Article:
First Introductions to another dog should be controlled, not rushed, and energy as calm and confident as possible. Use leashes for safety and control, not to manipulate or create tension. Begin by meeting on neutral territory, if at all possible. Have each handler introduce each dog to the environment by letting them smell around, pee on things, and investigate the area. Verbally greet the other person from a distance and be upbeat and have happy energy.
Depending on how this goes, continue to maintain some distance and have the calmer dog walk in front of the other dog – this can be 10 – 20 feet (or even more if dog(s) are escalated). If the dog in front is interested in smelling something or pees on something, let the second dog come up to that spot after the first pup has moved ahead to smell and investigate. If this is going well, continue to move forward and have second dog continue to get closer to the front dog.
We often suggest starting at 10 feet apart, then 5 feet, then 3 feet, and then smell. Do not rush this process and keep the smell short and sweet. Only continue to move forward if both dogs are calm, the front dog stays facing forward most of the time, and the energy is that of interest and curiosity—not too much arousal or reactivity. If one or the other dog ever gets too aroused, or is lunging or barking, then slow the process down and walk for 5, 10, or even up to 30 minutes.
Switch the process at some point—typically after the second dog has come up and smelled the first one—and have the dogs switch positions, letting the other lead. It is also recommended to walk the dogs together with the people in the middle and the dogs on the outside. Eventually, work up to letting the dogs smell each other nose to butt, doing a circle. Face to face meetings are not recommended and are typically considered rude. If one of the dogs becomes aroused—freezes body posture, growls, gives side eye, etc.—quickly separate with small pops on the leash and walk again. Energy should remain positive, and tension should not be put on the leashes.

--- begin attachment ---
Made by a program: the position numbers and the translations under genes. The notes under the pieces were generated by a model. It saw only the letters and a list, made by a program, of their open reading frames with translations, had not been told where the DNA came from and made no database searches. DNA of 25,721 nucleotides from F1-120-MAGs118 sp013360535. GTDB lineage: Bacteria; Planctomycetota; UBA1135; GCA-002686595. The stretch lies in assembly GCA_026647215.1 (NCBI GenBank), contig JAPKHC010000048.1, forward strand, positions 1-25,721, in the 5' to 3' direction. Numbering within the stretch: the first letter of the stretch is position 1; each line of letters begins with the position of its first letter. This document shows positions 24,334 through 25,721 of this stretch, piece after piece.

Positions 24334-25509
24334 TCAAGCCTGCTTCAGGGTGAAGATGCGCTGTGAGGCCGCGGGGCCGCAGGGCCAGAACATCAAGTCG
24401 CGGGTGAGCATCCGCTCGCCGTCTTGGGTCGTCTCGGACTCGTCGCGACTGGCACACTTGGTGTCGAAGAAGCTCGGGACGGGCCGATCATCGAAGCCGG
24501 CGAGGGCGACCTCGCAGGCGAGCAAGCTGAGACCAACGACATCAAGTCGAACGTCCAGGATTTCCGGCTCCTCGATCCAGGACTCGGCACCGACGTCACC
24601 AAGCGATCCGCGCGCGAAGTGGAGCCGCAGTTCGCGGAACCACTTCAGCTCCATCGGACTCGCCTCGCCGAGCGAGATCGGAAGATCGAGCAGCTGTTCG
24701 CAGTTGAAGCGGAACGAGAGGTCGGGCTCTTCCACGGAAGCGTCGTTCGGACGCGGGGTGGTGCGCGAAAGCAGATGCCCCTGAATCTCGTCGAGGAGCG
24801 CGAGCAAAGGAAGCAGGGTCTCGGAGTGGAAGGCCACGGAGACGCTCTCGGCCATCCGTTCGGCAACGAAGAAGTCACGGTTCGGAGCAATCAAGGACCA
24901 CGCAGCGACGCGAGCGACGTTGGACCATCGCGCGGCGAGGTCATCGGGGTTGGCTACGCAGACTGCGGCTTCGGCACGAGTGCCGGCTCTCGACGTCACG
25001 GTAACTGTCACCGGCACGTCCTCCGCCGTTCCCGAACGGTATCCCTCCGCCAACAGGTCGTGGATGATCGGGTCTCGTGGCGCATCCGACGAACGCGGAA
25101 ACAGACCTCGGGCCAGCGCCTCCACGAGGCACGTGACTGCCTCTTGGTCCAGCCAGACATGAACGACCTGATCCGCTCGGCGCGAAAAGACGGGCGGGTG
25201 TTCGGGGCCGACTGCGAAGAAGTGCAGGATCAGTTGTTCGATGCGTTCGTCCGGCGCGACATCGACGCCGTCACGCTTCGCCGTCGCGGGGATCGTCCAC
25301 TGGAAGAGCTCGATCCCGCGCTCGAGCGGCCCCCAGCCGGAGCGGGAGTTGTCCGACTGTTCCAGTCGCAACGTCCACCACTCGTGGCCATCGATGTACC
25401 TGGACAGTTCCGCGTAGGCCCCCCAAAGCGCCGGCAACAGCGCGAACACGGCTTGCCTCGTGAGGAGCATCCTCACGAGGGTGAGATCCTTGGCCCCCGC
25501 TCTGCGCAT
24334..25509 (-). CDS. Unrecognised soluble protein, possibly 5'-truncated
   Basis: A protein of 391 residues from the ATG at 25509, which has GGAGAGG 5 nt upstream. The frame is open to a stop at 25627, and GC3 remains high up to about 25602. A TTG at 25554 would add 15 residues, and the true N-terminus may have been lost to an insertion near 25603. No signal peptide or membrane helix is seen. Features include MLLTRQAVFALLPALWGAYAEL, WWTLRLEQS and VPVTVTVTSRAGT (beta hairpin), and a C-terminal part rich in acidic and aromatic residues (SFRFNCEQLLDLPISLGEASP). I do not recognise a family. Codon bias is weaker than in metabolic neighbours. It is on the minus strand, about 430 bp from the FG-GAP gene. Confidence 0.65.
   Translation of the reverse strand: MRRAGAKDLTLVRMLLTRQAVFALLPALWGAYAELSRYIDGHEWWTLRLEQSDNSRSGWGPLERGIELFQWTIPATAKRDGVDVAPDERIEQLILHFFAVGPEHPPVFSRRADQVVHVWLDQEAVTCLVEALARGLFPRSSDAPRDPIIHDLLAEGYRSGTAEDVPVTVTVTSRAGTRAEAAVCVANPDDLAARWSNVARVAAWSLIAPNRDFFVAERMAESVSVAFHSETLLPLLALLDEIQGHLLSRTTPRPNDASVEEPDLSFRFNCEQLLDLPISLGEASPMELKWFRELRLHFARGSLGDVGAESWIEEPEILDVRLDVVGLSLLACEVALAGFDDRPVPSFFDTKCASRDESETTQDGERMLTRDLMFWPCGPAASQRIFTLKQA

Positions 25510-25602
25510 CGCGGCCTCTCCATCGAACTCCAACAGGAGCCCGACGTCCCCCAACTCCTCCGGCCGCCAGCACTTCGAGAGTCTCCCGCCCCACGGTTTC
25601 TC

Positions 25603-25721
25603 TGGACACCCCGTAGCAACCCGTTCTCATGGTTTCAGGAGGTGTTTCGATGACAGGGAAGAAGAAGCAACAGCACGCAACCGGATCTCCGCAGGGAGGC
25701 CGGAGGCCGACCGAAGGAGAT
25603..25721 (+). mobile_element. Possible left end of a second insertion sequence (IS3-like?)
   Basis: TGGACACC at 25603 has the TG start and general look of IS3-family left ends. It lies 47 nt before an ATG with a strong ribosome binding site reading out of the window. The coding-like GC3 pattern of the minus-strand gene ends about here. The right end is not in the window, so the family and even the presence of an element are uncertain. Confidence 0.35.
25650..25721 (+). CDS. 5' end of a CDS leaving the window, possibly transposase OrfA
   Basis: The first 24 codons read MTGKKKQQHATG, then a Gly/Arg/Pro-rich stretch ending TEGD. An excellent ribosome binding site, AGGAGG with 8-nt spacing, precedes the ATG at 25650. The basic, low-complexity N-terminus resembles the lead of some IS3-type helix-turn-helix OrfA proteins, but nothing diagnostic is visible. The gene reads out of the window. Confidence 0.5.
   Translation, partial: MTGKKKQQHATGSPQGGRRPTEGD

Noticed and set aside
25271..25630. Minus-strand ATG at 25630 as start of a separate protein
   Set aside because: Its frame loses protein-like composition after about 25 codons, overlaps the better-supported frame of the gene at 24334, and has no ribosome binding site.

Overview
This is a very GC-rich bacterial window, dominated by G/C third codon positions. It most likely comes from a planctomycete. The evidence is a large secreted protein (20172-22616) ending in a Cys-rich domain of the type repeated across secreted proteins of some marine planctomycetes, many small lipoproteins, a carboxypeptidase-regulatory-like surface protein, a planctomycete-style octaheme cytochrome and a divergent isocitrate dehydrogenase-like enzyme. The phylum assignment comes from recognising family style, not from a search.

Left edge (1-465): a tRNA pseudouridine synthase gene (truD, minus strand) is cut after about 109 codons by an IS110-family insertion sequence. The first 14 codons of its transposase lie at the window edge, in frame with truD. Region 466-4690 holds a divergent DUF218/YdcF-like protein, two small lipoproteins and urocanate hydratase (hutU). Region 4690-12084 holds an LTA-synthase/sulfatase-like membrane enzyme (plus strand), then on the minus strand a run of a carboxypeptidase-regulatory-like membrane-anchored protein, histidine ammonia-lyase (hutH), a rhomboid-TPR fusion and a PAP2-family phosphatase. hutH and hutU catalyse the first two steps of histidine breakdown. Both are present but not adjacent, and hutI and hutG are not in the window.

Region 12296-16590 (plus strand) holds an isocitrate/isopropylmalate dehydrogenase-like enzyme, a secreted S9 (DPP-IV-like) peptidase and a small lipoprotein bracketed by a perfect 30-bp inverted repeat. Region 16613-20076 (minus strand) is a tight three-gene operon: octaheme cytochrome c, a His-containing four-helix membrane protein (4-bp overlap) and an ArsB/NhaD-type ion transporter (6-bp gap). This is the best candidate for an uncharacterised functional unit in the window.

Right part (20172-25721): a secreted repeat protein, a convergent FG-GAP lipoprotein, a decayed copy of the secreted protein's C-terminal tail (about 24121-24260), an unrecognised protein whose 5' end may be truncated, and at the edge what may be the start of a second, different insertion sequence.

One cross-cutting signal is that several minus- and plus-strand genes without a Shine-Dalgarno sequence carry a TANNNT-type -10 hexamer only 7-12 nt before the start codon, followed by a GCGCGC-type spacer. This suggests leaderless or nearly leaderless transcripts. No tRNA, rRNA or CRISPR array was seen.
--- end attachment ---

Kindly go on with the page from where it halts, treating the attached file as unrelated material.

Dog-Dog Greetings, On-Leash
NOTE: The beginning stage of this exercise is extremely similar to Dog-People Greetings. Before your pup greets another dog, body block so that he does not pull ahead of you. Try to body block before any dog-dog contact happens! When done properly, a body block is strong body language to the person approaching that his/her dog should not greet your dog.
It is important that you learn to verbally greet the person while body blocking your pup. Ask him/her to allow the dogs to greet once your pup is calm. Typically, using the word “training” helps the approaching person have patience while you work with your pup. For example, you could say something like, “I’d love for our pups to say hello! I’m training him to greet other dogs calmly, can you give me a second?”
If body blocking calms your pup, give the “sit” cue. If pup is still too excited to respond to commands, use a treat to lure your pup into the sit position. Put your pup in placement: cross your feet and spin halfway around, so that you are facing the greeter; your pup remains behind you, slightly off to one side. Once pup is in placement (behind you while you face forward), pause to make sure your pup remains calm. Pup may stand up, which is okay, but pup cannot move forward. If your pup tries to move forward, give a verbal “eh eh” correction.
If pup is insistent about coming out of placement, turn around and body block him. Restart the process once he is calm.
From the placement position, take one step toward the other dog, using your body to create a barrier between the two pups to avoid face-to-face greeting. By taking only one step, you should have opened your body block, implying that your pup can now move forward. Sweep your arm toward the other dog and calmly give the cue, “Say hello.” Continue to use your body to block face-to-face contact; encourage the pups to sniff each other’s behinds instead. Keep the greeting short and do not allow energy to escalate (move away if either pup starts to show excitement.)
Hint: Throughout the greeting, keep your pup on a short, LOOSE leash. Move with your pup as necessary but do not give him more than a foot or two of leash.
This article was written by Jenn Kyzer, M.Ed, Master Behavior Trainer at KyzerDog.
Jennifer Kyzer has been training dogs and their humans for almost 20 years. Jenn now lives in Hanover with her family. They have four kids – two with fur and two of the teenage human variety. She enjoys helping dogs and their families through our Homeschool program. When she’s not covered in dog hair, she’s cooking, mountain biking, and hiking with friends.
For more information visit http://kyzerdog.com/.